Dear Abby: Should we date two months after our spouses died?

Longtime friends have been finding comfort in each other’s company but wonder if it’s too soon to explore a romantic relationship

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DEAR ABBY: A lady friend of mine I’ve known for more than 20 years and I recently lost our spouses to COVID in the same hospital, four rooms apart from each other. During the 2 1/2 weeks that our spouses were in the hospital, we visited, prayed for and offered comfort to each other, as well as after their passing.

Throughout the years, we had always had a slight attraction to each other, and we realize that it’s still there. We know each other’s flaws as well as good points. Keep in mind we were very much in love with our spouses, and we’re able to openly talk about them as well as grieve for them. We also find a great sense of comfort in each other’s company but, over time, our physical attraction has grown.

I’m 64 and she’s 57, and we’re both experienced in the game of life. My question is, it’s been only two months since our spouses died, so would it be wrong for us to start seeing each other on a romantic basis or is this too soon? Also, there’s the question of being judged by others. — NEW WIDOWER IN FLORIDA

DEAR NEW WIDOWER: Please allow me to offer my sympathy for your loss. You and this lady are not strangers. You are adults who have known each other for a long time. If the two of you have feelings for each other, there is nothing stopping you from exploring your relationship to see where it leads. Understand that this is a process that will take more time and should not be rushed. Please don’t allow your lives or your decisions to be ruled by what “others” might think.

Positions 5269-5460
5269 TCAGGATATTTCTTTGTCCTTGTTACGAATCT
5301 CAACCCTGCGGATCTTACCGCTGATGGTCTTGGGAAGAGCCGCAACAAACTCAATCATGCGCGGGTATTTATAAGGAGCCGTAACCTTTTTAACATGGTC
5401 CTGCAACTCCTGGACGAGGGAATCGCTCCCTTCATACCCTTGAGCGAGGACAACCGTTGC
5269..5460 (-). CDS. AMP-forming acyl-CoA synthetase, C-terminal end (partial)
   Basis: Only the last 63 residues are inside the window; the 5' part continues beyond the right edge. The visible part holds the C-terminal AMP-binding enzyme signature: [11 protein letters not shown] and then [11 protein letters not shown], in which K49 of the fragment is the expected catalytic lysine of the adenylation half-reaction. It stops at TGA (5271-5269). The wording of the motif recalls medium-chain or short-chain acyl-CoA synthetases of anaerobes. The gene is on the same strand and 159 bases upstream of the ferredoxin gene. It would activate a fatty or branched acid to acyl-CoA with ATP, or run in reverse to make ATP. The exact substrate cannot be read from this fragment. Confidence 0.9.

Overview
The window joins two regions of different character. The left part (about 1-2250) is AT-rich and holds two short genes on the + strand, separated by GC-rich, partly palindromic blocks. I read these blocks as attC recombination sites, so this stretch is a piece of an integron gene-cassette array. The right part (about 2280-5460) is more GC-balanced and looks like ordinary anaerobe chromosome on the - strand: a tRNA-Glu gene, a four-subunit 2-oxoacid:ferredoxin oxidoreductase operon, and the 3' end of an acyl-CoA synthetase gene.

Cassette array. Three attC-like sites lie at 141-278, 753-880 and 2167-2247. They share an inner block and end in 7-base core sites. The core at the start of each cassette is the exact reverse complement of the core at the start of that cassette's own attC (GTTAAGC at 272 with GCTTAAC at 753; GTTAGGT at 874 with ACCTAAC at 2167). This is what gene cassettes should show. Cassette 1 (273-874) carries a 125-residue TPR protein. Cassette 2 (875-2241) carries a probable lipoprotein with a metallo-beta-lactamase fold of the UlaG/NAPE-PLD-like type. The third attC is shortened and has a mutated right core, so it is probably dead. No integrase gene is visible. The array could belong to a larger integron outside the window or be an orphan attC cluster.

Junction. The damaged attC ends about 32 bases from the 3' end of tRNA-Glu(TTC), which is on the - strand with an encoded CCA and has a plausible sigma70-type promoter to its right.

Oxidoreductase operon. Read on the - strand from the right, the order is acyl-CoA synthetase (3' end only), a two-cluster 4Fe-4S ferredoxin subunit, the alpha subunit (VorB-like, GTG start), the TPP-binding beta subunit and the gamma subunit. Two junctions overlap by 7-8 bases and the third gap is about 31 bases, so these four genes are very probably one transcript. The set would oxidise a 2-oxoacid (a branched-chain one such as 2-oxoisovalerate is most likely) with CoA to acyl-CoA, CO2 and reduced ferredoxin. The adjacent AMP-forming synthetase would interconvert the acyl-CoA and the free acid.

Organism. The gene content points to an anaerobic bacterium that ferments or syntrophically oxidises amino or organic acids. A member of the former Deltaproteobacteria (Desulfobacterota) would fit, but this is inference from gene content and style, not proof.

DEAR ABBY: A couple we occasionally double-date with likes to meet for dinner. Usually, we both throw out a few suggestions, see what sounds good and go from there. Recently, though, my friend chooses the same restaurant and then announces they want to buy us dinner. The problem is, we don’t care for that restaurant as they only serve one type of food — soup. I think it’s her way of controlling the cost of the meal.

I have no problem with finding other, less expensive places to go that offer options so we can all be satisfied. When I suggest something different, she goes blank and can’t think of anything, and I can tell she doesn’t like my suggestions. I also do not want them to buy our dinner because I know finances are tight. My husband and I order appetizers for the table and we ask for them to be placed on our bill, and that seems to be OK.

How do we continue to double-date and not have the selection process create tension that spoils our night out? — NOT APPETIZING IN THE WEST

DEAR NOT APPETIZING: You can accomplish that by speaking up. Be honest with your friend. Tell her you don’t mind having dinner at the soup place once in a while, but you would prefer to go to a place that offers more variety. And while you are at it, tell her that although they are generous in wanting to pay for your meals, you and your husband prefer to either split the check 50/50 or alternate picking up the tab.

Dear Abby is written by Abigail Van Buren, also known as Jeanne Phillips, and was founded by her mother, Pauline Phillips. Contact Dear Abby at or P.O. Box 69440, Los Angeles, CA 90069.

Abby shares more than 100 of her favorite recipes in two booklets: “Abby’s Favorite Recipes” and “More Favorite Recipes by Dear Abby.” Send your name and mailing address, plus check or money order for $16 (U.S. funds), to: Dear Abby, Cookbooklet Set, P.O. Box 447, Mount Morris, IL 61054-0447. (Shipping and handling are included in the price.)

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